Worker Bees (Bee Suite) speaks its own language, and I mean that literally. Listen to what Joe says about it:

    “In Russia, which I was fortunate to visit in the 1980s, workers seemed to be honored. In this piece. I imagined the worker bees doing their job day in day out. I also imagined an ancient tribe of hardworking people who tended their sacred bees while singing to them as they honored their mutual work. I invented the “bee language” to reflect this. Musically the piece is composed of one-chord vamps with small cued sections separating them. This allowing the musicians a bit of a breather where they don't have to read so much and can just play.”

    The Light Will Show The Way is a six and a half minute modern game of syncopation, spoken poetry, and impressive solos for each of the instruments. This is another of my faves in the roster.

    If Worker Bees is the opening to Bee Suite, it is later followed by Drones, the member of the bee family who has no purpose but to mate once and die. This is a slower piece, with the instruments buzzing the voice of melancholy. Of course, the reward comes at the end (nudge, nudge).

    Generic Happy Song treats us to a more upbeat adventure, but what I find interesting is that it’s a little on the aggressive side. It’s upbeat, but it’s much more intense than a lot of other “happy” themes I’ve heard. It doesn’t lilt or bounce or dance along with a flower in its hair; Generic Happy Song gives me the impression that it’s about someone who’s simply thrown off the yoke for the first time, and doesn’t quite have a full-on, actual happy-thang going on. Yet. I see it as a song of potential.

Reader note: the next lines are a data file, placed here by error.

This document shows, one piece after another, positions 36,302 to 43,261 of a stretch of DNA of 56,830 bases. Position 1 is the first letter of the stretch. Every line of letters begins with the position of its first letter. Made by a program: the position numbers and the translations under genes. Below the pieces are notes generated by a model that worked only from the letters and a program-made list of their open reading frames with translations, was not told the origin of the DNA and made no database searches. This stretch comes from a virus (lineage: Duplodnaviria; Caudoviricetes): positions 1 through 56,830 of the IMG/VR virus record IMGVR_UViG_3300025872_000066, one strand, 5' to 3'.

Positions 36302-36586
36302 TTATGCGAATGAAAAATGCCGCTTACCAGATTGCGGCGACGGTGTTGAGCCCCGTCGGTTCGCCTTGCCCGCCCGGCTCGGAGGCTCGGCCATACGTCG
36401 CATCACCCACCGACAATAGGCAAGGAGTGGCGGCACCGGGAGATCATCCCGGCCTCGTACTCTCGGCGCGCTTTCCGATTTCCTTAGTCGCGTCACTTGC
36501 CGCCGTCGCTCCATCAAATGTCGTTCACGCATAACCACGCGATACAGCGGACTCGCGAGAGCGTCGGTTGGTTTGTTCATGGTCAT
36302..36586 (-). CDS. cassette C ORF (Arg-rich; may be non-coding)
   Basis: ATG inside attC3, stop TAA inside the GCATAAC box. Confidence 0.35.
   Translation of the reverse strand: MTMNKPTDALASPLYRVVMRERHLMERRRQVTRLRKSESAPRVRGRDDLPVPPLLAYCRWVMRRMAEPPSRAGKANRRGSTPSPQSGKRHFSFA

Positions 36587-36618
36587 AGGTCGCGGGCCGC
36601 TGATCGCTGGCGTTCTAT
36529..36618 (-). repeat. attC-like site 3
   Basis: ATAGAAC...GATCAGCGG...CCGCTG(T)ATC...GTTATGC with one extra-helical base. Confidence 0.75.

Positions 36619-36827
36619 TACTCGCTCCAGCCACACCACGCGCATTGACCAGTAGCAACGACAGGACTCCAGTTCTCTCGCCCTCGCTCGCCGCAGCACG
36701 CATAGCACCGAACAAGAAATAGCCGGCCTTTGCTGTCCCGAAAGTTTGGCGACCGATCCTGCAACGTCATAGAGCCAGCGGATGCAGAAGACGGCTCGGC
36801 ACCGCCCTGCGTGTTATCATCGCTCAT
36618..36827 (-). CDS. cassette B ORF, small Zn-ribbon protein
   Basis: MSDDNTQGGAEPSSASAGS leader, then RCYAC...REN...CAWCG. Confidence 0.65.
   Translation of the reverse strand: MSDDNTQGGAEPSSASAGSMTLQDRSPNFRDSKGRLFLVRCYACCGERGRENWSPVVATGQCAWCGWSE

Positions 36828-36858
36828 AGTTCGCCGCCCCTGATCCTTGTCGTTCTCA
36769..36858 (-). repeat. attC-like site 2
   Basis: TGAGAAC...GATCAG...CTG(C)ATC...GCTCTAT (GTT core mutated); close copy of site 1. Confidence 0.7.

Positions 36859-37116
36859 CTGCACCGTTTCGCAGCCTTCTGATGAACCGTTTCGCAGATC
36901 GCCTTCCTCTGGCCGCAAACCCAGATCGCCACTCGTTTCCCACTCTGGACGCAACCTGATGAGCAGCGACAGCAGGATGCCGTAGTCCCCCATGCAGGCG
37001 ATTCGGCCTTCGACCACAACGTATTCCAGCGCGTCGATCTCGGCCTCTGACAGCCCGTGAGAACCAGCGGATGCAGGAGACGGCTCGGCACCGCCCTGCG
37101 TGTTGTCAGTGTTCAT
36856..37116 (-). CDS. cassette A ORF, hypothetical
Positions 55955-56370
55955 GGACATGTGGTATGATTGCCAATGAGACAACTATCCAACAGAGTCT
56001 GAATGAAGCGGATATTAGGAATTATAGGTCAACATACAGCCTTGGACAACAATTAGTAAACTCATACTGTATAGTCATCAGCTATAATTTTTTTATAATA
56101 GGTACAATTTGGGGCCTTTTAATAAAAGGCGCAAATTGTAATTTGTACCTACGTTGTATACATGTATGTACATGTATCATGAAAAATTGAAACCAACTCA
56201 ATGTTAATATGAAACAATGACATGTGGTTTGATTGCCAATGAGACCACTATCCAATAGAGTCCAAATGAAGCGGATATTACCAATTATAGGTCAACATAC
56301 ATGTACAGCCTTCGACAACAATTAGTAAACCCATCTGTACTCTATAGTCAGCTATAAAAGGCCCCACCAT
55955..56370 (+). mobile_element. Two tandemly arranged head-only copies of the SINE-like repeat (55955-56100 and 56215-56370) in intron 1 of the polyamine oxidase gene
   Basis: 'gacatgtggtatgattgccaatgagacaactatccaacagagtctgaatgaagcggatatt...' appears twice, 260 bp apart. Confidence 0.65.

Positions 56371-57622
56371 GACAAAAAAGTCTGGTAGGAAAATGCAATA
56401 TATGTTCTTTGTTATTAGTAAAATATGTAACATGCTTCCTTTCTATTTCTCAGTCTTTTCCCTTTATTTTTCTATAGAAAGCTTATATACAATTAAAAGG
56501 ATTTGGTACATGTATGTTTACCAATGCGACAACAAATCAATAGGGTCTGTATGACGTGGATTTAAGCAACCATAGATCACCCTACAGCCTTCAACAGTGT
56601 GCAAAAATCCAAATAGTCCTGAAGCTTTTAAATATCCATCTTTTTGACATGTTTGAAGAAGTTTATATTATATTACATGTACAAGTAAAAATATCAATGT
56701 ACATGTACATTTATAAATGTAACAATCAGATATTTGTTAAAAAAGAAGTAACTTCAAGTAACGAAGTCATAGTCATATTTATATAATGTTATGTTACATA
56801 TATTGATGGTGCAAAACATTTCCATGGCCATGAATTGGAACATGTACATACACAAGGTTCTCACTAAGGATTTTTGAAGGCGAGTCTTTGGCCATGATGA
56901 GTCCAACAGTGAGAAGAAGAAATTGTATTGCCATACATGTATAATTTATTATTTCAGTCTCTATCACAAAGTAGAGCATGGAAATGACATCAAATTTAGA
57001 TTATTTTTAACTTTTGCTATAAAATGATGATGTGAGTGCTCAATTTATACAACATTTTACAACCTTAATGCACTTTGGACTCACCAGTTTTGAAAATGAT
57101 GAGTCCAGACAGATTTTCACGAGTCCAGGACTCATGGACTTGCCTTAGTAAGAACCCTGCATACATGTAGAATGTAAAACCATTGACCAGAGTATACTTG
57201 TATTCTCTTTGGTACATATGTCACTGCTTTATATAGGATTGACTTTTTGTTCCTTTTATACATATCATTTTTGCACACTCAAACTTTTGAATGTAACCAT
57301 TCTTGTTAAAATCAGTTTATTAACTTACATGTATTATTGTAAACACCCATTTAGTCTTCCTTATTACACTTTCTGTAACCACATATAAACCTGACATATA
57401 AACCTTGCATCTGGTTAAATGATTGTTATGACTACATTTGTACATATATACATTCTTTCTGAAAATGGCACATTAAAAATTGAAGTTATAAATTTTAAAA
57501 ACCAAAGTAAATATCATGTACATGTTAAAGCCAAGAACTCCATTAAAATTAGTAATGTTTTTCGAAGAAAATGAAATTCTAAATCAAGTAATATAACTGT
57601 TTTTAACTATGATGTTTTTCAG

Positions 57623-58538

On the next number, Snake Hair, Joe tries his hand at the Duduk. According to Joe, he started by noodling around with the instrument, and decided to compose a song around it. The song is haunting and exotic. When the full band joins in, the piece explodes in mood and you start shaking them hips! Another fave!

    Lonely Town is that “solo stroll down the street” number of days gone by. A noir movie moment. Hat brim down. It’s raining. Maybe a stray dog jots across the street up ahead. I’m just being lonely and looking for a place that understands. What a mood!

    Again Dawn is the resolution. When an artist includes a song of resolution, he’s telling the listener that the themes and tones of the album have come to a decision point, and that once the story is told, we must now make the choice where to go.

    Me? I think I’ll go back to the beginning and have another listen.

    Thanks, Joe and Co. for treating my ears to this lovely collection. Can’t wait for the next round!

    © 2014 CL Seamus for Thunder Row


    All songs composed by Joe Holiday

    Joe Holiday - Bass, Vocals, Duduk, various instruments
    Cherie Chooljian - Keyboards, Background vocals
    Miles Tune - Percussion
    Alex Garcia - Woodwinds. Left Side
    Adam Mick - Woodwinds, Right Side except Lonely Town
    Adam Mick - Sax

    Available on iTunes, CD Baby, and Amazon.

    Somebody Else’s Nightmare
    Comments 3 Comments
    1. joe holiday's Avatar
      joe holiday -
      how nice - thank you for the encouraging words!

      joe
    1. Elmeaux's Avatar
      Elmeaux -
      Hey, TR peeps, pick up this album for your collection. You're gonna love it!
    1. TobiasMan's Avatar
      TobiasMan -
      Thanks Elmeaux, and thanks Joe!

      I'll check it out.